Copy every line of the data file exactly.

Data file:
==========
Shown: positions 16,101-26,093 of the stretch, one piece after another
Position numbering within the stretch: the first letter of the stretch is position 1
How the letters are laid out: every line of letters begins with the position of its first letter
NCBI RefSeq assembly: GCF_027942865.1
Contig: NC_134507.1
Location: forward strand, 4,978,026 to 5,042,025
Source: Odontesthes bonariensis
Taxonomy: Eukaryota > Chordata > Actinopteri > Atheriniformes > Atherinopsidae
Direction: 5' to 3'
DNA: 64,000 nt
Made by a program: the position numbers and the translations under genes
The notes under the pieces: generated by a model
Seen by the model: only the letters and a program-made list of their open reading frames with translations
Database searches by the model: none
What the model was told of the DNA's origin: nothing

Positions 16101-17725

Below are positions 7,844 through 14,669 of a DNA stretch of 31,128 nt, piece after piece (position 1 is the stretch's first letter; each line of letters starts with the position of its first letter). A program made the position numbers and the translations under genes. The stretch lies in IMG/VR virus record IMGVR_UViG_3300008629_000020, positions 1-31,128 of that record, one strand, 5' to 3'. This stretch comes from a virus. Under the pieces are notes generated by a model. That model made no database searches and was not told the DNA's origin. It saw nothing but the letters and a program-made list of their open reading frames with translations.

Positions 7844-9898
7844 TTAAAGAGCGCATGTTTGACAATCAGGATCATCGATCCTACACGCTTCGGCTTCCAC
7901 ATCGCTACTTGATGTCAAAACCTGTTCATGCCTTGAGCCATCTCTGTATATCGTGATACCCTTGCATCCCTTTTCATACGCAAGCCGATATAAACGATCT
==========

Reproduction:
Shown: positions 16,101-26,093 of the stretch, one piece after another
Position numbering within the stretch: the first letter of the stretch is position 1
How the letters are laid out: every line of letters begins with the position of its first letter
NCBI RefSeq assembly: GCF_027942865.1
Contig: NC_134507.1
Location: forward strand, 4,978,026 to 5,042,025
Source: Odontesthes bonariensis
Taxonomy: Eukaryota > Chordata > Actinopteri > Atheriniformes > Atherinopsidae
Direction: 5' to 3'
DNA: 64,000 nt
Made by a program: the position numbers and the translations under genes
The notes under the pieces: generated by a model
Seen by the model: only the letters and a program-made list of their open reading frames with translations
Database searches by the model: none
What the model was told of the DNA's origin: nothing

Positions 16101-17725

Below are positions 7,844 through 14,669 of a DNA stretch of 31,128 nt, piece after piece (position 1 is the stretch's first letter; each line of letters starts with the position of its first letter). A program made the position numbers and the translations under genes. The stretch lies in IMG/VR virus record IMGVR_UViG_3300008629_000020, positions 1-31,128 of that record, one strand, 5' to 3'. This stretch comes from a virus. Under the pieces are notes generated by a model. That model made no database searches and was not told the DNA's origin. It saw nothing but the letters and a program-made list of their open reading frames with translations.

Positions 7844-9898
7844 TTAAAGAGCGCATGTTTGACAATCAGGATCATCGATCCTACACGCTTCGGCTTCCAC
7901 ATCGCTACTTGATGTCAAAACCTGTTCATGCCTTGAGCCATCTCTGTATATCGTGATACCCTTGCATCCCTTTTCATACGCAAGCCGATATAAACGATCT